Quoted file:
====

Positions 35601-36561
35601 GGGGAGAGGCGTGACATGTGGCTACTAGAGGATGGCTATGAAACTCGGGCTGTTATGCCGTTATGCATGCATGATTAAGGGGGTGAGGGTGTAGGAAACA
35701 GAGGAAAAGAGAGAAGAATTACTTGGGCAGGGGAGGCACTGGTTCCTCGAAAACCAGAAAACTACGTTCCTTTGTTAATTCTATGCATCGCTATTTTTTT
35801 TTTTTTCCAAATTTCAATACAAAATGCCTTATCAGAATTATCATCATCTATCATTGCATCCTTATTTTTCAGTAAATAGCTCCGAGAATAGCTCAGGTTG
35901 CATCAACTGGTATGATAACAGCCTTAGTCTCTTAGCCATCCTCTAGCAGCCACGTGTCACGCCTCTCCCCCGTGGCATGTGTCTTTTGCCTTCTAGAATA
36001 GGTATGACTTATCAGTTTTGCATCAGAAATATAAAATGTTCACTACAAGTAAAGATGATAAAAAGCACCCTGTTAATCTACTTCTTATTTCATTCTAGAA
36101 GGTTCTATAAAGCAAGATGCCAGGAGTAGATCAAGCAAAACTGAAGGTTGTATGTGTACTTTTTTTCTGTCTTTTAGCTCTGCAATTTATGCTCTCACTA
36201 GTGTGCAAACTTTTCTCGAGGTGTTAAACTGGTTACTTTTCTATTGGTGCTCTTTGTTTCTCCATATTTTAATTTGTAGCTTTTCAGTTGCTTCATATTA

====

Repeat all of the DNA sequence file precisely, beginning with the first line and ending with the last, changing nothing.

Positions 35601-36561
35601 GGGGAGAGGCGTGACATGTGGCTACTAGAGGATGGCTATGAAACTCGGGCTGTTATGCCGTTATGCATGCATGATTAAGGGGGTGAGGGTGTAGGAAACA
35701 GAGGAAAAGAGAGAAGAATTACTTGGGCAGGGGAGGCACTGGTTCCTCGAAAACCAGAAAACTACGTTCCTTTGTTAATTCTATGCATCGCTATTTTTTT
35801 TTTTTTCCAAATTTCAATACAAAATGCCTTATCAGAATTATCATCATCTATCATTGCATCCTTATTTTTCAGTAAATAGCTCCGAGAATAGCTCAGGTTG
35901 CATCAACTGGTATGATAACAGCCTTAGTCTCTTAGCCATCCTCTAGCAGCCACGTGTCACGCCTCTCCCCCGTGGCATGTGTCTTTTGCCTTCTAGAATA
36001 GGTATGACTTATCAGTTTTGCATCAGAAATATAAAATGTTCACTACAAGTAAAGATGATAAAAAGCACCCTGTTAATCTACTTCTTATTTCATTCTAGAA
36101 GGTTCTATAAAGCAAGATGCCAGGAGTAGATCAAGCAAAACTGAAGGTTGTATGTGTACTTTTTTTCTGTCTTTTAGCTCTGCAATTTATGCTCTCACTA
36201 GTGTGCAAACTTTTCTCGAGGTGTTAAACTGGTTACTTTTCTATTGGTGCTCTTTGTTTCTCCATATTTTAATTTGTAGCTTTTCAGTTGCTTCATATTA